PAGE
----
Two dogmas of neo-empiricism: The "theory-informity" of observation and the Quine-Duhem thesis

Philosophy of Science 57 (4):553-574 (1990)
Abstract
It is argued that neither the "theory-informity" of observations nor the Quine-Duhem thesis pose any in principle threat to the objectivity of theory evaluation. The employment of exploratory theories does not generate incommensurability, but on the contrary is responsible for the mensurability and commensurability of explanatory theories, since exploratory theories enable scientists to make observations which are critical in the evaluation of explanatory theories. The employment of exploratory theories and other auxiliary hypotheses does not enable a theory to always accommodate recalcitrant observations to preserve evidential equivalence with a rival theory. Explanatory theories become rapidly degenerating if exploratory theories or other auxiliary hypotheses which inform the original confirmation base are modified to accommodate recalcitrant observations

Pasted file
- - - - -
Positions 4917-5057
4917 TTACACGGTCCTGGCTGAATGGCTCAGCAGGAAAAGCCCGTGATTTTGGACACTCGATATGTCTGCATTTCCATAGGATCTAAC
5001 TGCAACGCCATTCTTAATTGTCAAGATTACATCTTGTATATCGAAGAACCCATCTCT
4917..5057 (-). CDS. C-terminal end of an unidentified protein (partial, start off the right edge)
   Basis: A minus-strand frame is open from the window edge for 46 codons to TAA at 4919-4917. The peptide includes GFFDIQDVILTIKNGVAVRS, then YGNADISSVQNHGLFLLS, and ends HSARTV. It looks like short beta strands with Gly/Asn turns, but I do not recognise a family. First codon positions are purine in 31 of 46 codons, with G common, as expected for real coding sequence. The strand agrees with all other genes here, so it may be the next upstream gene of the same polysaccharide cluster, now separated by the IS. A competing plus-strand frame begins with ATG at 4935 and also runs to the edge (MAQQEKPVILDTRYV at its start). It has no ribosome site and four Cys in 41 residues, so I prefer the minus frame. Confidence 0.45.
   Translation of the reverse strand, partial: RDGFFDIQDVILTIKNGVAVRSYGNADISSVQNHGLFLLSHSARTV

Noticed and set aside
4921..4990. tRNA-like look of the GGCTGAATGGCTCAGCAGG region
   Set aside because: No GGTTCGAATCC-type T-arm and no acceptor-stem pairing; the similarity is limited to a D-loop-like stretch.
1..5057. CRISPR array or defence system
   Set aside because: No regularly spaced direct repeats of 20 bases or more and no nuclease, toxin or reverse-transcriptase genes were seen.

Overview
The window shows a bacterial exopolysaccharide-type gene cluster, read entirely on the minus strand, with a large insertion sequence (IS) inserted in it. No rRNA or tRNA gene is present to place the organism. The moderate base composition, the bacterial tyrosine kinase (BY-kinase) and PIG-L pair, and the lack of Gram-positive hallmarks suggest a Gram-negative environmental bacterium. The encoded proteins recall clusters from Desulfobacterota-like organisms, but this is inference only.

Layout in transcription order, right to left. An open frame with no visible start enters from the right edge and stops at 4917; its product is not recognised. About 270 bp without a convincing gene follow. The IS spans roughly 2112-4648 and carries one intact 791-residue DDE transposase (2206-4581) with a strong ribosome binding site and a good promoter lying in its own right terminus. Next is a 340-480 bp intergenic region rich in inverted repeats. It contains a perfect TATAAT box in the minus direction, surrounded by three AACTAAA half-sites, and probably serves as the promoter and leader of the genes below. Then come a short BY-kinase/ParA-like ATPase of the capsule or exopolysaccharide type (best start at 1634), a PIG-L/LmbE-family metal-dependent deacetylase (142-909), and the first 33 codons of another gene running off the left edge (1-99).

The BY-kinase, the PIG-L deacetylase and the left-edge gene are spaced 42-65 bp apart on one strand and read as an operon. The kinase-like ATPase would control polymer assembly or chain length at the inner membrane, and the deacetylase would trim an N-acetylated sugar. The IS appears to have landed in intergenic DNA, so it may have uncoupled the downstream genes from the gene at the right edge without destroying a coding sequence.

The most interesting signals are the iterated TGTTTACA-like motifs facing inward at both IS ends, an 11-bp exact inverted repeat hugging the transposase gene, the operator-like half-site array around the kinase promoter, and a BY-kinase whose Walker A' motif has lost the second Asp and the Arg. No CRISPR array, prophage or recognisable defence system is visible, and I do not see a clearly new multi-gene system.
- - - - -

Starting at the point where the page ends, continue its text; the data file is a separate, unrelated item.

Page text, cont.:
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DOI 10.1086/289579
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Incommensurability Reconsidered.Harold I. Brown - 2005 - Studies in History and Philosophy of Science Part A 36 (1):149-169.
The Discovery of the Zeeman Effect: A Case Study of the Interplay Between Theory and Experiment.Theodore Arabatzis - 1992 - Studies in History and Philosophy of Science Part A 23 (3):365-388.
Wrong Theory--Right Experiment: The Significance of the Stern-Gerlach Experiments.F. Weinert - 1995 - Studies in History and Philosophy of Science Part B: Studies in History and Philosophy of Modern Physics 26 (1):75-86.

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